With the global economic crisis still ongoing in many regions, staffing budgets are under close scrutiny everywhere. Both employers and expatriates will want to ensure they are not overpaying for their international health insurance.
Medibroker believes fraud is having a significant influence on the growth of insurance premiums. International insurance fraud can occur in any country, and policyholders can be, and are, part of the problem.
Medical expenses and treatment cost inflation tend to be higher abroad than in the UK. Insurance experts Medibroker, warn clients not to focus on today’s premium levels, but pay attention to long term premium inflation data.
As many expats move around from country to country. some may choose to “hide” their medical history. This allows them to conceal any pre-existing conditions from their insurer, thus keeping their premiums low. Medibroker argues that this kind of fraud impacts on premium levels.
Fraud by hospitals and doctors
Another area of fraud which has been seen, particularly since the financial crisis in 2008, is the over-treatment of patients. The incidence of the use of MRI scans in Greece for example, is considerably higher than the average.
It isn’t unknown for treatment costs to almost reach the insurance plan limits rather than perhaps treating the patient, this can be especially the case with maternity issues. In these cases it is the hospital or doctor seeking to defraud the insurance company, rather than the individual policyholder.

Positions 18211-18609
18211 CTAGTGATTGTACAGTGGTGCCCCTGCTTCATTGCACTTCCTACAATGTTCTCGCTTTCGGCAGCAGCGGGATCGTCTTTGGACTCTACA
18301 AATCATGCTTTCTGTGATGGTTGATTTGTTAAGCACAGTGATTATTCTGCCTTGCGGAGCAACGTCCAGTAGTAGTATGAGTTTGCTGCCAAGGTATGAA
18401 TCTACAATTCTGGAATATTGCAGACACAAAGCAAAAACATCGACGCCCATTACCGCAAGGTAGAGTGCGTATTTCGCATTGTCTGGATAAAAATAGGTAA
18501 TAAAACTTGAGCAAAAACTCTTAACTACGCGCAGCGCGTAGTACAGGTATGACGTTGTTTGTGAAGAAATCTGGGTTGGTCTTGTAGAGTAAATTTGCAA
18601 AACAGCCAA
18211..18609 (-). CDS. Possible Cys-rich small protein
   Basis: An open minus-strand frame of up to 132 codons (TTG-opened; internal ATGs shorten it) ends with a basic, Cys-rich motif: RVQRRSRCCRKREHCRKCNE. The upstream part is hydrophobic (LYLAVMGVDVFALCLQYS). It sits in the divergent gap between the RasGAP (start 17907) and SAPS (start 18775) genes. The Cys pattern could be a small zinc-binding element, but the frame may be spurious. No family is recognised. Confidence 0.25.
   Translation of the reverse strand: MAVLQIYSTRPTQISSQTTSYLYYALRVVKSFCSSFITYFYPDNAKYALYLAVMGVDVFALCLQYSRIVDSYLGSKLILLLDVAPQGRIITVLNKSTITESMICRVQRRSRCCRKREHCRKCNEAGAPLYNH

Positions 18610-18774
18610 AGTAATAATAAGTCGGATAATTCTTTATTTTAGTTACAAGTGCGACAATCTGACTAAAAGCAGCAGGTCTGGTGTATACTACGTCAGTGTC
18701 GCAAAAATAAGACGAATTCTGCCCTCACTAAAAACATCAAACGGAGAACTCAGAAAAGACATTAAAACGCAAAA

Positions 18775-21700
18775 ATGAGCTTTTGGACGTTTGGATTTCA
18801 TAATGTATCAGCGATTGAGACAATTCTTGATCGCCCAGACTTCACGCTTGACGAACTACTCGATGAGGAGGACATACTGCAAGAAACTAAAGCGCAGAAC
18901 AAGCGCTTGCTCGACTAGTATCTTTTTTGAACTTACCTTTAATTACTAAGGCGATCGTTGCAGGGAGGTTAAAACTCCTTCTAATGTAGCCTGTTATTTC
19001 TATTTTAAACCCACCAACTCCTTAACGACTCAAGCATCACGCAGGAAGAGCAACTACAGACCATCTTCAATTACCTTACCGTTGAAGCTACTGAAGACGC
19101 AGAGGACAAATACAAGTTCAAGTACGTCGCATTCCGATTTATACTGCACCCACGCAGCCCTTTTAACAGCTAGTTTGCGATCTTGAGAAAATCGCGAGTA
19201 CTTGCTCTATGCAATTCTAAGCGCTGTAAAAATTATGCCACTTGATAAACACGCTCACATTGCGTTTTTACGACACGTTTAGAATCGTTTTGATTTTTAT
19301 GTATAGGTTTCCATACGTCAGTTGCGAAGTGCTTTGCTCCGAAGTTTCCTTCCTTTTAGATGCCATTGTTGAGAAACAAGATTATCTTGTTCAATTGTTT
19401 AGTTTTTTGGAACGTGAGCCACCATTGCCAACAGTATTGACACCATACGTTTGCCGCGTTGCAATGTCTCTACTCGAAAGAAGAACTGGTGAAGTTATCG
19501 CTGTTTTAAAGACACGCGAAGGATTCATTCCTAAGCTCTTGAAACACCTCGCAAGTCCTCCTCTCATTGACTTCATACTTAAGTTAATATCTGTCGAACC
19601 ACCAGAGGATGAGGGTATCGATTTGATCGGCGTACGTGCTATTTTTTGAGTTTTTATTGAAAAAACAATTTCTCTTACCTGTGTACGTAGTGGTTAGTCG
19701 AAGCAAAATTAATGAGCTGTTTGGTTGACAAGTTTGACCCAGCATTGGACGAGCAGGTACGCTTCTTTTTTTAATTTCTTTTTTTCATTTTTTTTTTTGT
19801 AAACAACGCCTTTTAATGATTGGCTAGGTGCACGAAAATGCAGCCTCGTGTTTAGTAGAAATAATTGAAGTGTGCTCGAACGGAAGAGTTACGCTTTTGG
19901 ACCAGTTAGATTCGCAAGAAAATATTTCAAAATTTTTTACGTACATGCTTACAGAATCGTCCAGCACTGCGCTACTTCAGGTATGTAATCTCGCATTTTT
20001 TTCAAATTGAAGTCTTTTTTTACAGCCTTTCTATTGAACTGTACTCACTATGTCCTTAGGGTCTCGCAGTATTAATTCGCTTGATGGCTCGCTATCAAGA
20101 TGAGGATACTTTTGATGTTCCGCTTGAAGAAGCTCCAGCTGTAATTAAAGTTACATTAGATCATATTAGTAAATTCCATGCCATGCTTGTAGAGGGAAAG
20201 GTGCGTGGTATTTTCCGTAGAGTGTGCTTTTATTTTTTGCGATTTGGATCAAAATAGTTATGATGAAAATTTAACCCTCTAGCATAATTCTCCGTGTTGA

There has been a lot of focus on Greece at the moment, but around the world there are always concerns about treatment, places such as Nigeria and China require a high level of vigilance.
Policyholders want value for money
Steve Nelson, international sales manager at Medibroker comments, “Larger economy countries in Europe: UK, Germany, France etc. do not, in our experience, seem to see fraud in the same way (as other countries).
“In certain cultures it is expected to get ‘value for money’ from a policy, i.e. if a plan costs $3,000 then the policyholder will perhaps look to claim back more than $3,000 during the year.”
Nelson believes insurers who take a robust approach to fighting fraud will see lower premium increases than other providers. One of InterGlobal’s fraud investigation team was named Fraud Investigator of the Year in 2012. Subsequently InterGlobal announced modest premium increases of 5%.
Ultimately a broker wants to advise on and sell a policy that is sustainable in the long-term. An insurer that can demonstrate a robust approach to fighting fraud will, as InterGlobal has shown, go some way to controlling costs and premium increases.